Brooklyn, NY, Saturday evening, Aug. 21, 1869

Dear Pete.

I have been very sick the last three days—I don't know what to call it—it makes me prostrated and deadly weak, and little use of my limbs. I have thought of you, my darling boy, very much of the time.

I have not been out of the house since the first day after my arrival. I had a pleasant journey through on the cars Wednesday afternoon and night—felt quite well then. My mother and folks are well. We are in our new house—we occupy part and rent out part. I have a nice room, where I now sit writing this. It is the latter part of the afternoon. I feel better the last hour or so. It has been extremely hot here the last two days—I see it has been so in Washington too. I hope I shall get out soon—I hanker to get out doors, and down the bay.

And now dear Pete for yourself. How is it with you, dearest boy—and is there anything different with the face? Dear Pete, you must forgive me for being so cold the last day and evening. I was unspeakably shocked and repelled from you by that talk and proposition of yours—you know what—there by the fountain. It seemed indeed to me, (for I will talk out plain to you, dearest comrade) that the one I loved, and who had always been so manly and sensible, was gone, and a fool and intentional suicide stood in his place. I spoke so sternly and cutting. (Though I see now that my words might have appeared to have a certain other meaning, which I didn't dream of—insulting to you, never for one moment in my thoughts.)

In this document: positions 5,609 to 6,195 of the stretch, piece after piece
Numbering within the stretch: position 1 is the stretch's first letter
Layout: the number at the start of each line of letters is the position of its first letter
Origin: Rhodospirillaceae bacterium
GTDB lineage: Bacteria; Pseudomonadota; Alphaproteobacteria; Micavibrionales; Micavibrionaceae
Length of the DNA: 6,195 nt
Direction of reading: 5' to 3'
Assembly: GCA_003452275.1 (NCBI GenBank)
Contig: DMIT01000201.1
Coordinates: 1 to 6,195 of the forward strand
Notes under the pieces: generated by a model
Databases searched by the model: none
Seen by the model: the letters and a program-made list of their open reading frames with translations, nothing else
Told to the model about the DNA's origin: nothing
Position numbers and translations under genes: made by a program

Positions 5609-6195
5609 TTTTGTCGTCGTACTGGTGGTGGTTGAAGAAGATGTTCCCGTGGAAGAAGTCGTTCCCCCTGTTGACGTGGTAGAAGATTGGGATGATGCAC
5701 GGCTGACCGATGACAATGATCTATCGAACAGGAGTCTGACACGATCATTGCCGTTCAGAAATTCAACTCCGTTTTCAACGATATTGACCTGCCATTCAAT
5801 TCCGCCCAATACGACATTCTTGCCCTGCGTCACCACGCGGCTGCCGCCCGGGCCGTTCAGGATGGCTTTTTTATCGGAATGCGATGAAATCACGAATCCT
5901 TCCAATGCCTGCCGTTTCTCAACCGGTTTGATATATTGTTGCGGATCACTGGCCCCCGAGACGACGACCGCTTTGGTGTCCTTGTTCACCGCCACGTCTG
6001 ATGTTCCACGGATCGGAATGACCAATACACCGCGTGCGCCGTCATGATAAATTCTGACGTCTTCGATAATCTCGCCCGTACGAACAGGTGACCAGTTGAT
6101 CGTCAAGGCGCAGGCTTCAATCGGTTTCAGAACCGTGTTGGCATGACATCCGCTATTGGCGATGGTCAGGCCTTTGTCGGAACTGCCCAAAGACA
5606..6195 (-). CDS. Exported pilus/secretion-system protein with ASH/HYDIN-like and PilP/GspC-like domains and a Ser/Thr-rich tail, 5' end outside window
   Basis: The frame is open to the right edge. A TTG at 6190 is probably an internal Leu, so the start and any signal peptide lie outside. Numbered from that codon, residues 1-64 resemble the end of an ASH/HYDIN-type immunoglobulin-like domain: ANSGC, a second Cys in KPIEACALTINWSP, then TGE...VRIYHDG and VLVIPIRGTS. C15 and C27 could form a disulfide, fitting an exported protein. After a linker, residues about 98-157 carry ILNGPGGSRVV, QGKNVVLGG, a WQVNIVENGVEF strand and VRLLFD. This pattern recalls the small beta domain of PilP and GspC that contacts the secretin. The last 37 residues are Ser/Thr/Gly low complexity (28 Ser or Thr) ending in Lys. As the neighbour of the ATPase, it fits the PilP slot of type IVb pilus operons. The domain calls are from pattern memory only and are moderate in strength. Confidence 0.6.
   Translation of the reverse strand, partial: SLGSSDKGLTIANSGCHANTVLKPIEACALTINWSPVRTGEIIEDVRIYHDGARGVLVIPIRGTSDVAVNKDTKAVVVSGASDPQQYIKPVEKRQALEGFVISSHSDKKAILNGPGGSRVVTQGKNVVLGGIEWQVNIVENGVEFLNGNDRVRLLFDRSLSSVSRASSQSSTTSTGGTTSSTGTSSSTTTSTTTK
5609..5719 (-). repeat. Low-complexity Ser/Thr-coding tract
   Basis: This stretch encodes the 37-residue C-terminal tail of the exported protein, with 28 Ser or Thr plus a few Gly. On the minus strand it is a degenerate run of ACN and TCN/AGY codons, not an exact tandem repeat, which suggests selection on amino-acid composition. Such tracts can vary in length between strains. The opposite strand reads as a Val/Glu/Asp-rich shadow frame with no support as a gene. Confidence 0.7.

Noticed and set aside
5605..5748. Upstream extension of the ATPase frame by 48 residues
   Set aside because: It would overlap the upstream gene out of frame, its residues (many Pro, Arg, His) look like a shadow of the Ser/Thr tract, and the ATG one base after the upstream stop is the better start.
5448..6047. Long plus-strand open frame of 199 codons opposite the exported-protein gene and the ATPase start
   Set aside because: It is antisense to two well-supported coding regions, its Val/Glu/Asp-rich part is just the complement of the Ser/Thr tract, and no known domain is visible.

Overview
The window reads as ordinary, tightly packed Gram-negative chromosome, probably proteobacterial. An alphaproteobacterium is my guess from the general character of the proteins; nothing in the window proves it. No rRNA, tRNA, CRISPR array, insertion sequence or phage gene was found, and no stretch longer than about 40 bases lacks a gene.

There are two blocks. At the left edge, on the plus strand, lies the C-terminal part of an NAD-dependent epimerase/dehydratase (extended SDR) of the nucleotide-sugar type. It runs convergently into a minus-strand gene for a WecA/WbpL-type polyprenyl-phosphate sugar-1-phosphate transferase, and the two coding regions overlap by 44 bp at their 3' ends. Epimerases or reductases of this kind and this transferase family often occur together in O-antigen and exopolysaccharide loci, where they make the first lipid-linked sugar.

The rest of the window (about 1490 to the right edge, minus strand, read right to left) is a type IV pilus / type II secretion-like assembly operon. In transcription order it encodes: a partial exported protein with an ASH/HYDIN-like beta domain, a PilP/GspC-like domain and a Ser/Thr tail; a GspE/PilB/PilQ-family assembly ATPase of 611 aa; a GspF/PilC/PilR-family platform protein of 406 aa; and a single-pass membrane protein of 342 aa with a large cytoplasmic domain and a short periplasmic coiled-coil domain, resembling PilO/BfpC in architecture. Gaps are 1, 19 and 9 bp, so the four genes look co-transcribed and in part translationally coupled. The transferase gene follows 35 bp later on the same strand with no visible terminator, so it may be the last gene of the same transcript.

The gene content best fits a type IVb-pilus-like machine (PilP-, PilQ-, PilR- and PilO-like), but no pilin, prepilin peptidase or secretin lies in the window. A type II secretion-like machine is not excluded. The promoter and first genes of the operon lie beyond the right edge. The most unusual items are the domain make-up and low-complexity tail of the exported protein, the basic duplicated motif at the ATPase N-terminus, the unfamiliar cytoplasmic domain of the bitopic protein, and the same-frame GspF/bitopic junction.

But will say no more of this—for I know such thoughts must have come when you was not yourself but in a moment of derangement,—and have passed away like a bad dream. Dearest boy I have not a doubt but you will get well and entirely well—and we will one day look back on these drawbacks and sufferings as things long past. The extreme cases of that malady, (as I told you before) are persons that have very deeply diseased blood so they have no foundation to build on—you are of healthy stock, with a sound constitution and good blood—and I know it is impossible for it to continue long.

My darling, if you are not well when I come back I will get a good room or two in some quiet place, and we will live together and devote ourselves altogether to the job of curing you, and making you stronger and healthier than ever. I have had this in my mind before but never broached it to you. I could go on with my work in the Attorney General's office just the same—and we would see that your mother should have a small sum every week to keep the pot a-boiling at home.

Dear comrade, I think of you very often. My love for you is indestructible, and since that night and morning has returned more than before. Dear Pete, dear son, my darling boy, my young and loving brother, don't let the devil put such thoughts in your mind again—wickedness unspeakable—death and disgrace here, and hell's agonies hereafter—Then what would it be afterward to the mother? What to me?—Pete, I send you some money by Adams' Express—you use it, dearest son, and when it is gone you have some more, for I have plenty. I will write again before long—give my love to Johnny Lee, my dear darling boy. I love him truly—(let him read these three last lines)—Dear Pete, remember